[British] Open stuck in second gear


Inclement weather led to an incomplete second round at the 2015 [British] Open yesterday, and while the rains have dried up, 45mph-winds have stolen eight hours of play today, Saturday, at the time of writing. We wait to see if play will resume at 5:00pm, in the hope of at least completing the second round today. The third round has already been rescheduled for Sunday, with the final round delayed until Monday.

As for Dustin Johnson, tied for the lead with Danny Willett on nine-under-par, he has done an excellent job of ploughing on regardless so far. Johnson is among 42 players waiting to complete the second round, as is Masters and U.S. Open champ Jordan Spieth, who slipped five shots behind his compatriot and playing partner yesterday.

In anticipation of yesterday’s early deluge, Open organizers the R&A sandbagged the street outside its clubhouse and the media centre, and at other vulnerable spots. The rains duly arrived, puddles on the Old Course became ponds and ducks paddled on the greens. The morning’s golf was delayed by three and a half hours to allow the waterlogged Old Course take a breath of air.

When play resumed under sunshine and with hardly a breeze, England’s Danny Willett took advantage of the soft greens and ideal scoring conditions, shooting 69 for a 36-hole score of 135, nine under par. With Johnson five holes short of halfway, Willett was the overnight leader in the clubhouse.

Johnson, Spieth and Hideki Matsuyama did not tee off until 5:48pm but the delay did nothing to slow Johnson’s progress. His unerring power and accuracy off the tee set-up four birdies in the first 10 holes to open up a two shot lead over Willett.

But has the light started to dim on the back nine, the temperature plummeted and the winds stiffened, and twice Johnson backed off a four-foot putt for par on the par-three 11th. Standing tentatively over his ball, it conjured flashbacks of his final miss at Chambers Bay last month, which cost him a playoff with Spieth in the U.S. Open. Then he pulled the putt, this time he pushed it right of the hole, to post only his first dropped shot of the 2015 Open.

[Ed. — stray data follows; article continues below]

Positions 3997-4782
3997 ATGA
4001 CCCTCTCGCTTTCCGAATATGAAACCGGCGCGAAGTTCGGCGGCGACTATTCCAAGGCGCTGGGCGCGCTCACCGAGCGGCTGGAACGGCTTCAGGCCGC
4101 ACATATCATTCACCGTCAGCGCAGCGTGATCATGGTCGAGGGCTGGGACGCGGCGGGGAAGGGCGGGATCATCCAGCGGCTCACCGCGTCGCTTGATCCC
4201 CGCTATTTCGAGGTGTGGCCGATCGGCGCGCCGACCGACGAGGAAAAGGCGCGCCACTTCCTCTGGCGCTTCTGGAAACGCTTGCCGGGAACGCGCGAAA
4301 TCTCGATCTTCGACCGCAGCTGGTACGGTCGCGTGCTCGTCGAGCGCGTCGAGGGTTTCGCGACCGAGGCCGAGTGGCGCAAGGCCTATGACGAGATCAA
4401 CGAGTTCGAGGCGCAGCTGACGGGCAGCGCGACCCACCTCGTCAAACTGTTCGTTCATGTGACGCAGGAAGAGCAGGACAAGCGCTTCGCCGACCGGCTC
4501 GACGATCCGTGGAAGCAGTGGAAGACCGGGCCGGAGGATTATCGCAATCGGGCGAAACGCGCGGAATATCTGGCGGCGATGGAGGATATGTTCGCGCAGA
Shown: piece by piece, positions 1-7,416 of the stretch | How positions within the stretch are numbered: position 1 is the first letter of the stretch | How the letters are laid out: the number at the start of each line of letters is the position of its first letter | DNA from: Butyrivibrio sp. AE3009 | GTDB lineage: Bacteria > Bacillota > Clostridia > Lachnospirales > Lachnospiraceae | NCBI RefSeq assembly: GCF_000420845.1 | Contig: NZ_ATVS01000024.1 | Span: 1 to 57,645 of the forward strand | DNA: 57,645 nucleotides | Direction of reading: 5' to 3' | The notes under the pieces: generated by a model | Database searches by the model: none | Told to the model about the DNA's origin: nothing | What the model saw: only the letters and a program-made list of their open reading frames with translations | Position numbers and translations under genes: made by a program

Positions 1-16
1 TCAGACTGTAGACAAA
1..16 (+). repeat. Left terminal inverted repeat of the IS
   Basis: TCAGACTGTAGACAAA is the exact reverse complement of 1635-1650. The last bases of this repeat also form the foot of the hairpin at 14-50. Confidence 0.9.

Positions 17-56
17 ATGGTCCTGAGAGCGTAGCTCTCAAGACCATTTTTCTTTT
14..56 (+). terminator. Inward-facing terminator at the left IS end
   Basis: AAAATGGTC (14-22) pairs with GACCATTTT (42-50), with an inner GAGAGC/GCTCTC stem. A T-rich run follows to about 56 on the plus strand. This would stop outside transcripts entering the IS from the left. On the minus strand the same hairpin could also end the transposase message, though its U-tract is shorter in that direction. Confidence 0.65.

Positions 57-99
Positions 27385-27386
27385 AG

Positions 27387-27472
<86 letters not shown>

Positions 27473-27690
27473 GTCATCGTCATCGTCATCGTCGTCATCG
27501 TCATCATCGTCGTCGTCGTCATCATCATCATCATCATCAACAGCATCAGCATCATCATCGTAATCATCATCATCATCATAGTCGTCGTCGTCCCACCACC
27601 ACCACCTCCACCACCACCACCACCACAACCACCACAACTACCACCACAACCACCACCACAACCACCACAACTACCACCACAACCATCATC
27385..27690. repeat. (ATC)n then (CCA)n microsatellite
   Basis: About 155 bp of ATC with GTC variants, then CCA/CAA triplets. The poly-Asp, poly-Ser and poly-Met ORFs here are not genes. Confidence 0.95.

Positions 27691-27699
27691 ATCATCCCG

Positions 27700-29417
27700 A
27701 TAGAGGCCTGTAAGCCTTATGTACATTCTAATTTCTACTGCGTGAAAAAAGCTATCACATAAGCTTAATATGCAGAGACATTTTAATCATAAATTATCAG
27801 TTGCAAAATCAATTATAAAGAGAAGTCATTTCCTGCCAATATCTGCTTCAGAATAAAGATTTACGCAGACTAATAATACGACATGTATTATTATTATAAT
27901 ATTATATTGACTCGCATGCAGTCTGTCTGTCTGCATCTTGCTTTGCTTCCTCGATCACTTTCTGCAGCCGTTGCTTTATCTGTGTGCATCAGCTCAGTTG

Scotland’s Paul Lawrie, the 1999 British Open champion, and Australia’s Jason Day, are both well placed a shot behind Willett and Johnson on eight under par midway through their second rounds, while Adam Scott hurtled up the leaderboard by shooting 67, five under par, to share fifth place with four others.

The 2013 Masters champion, Australian Scott, 34, would have won the British Open at Royal Lytham in 2012 had he not missed putts for par at each of the final four holes, to hand the Claret Jug to Ernie Els.

“I definitely let that one slip [in 2012],” said Scott after his round yesterday. “I would love to be sitting here having won The Open, but I’m going to have to work hard for it. You know, I think I’m playing with a little bit of a chip on my shoulder.”

As the twilight darkened at St Andrews last night, and with the gallery and R&A members assembled around the 18th green, the final putt of the day was played by Tom Watson, as he completed his stellar British Open career 40 years after it began. He is likely to finish last on 12 over par, but his fans here will remember better the five times he lifted the Claret Jug.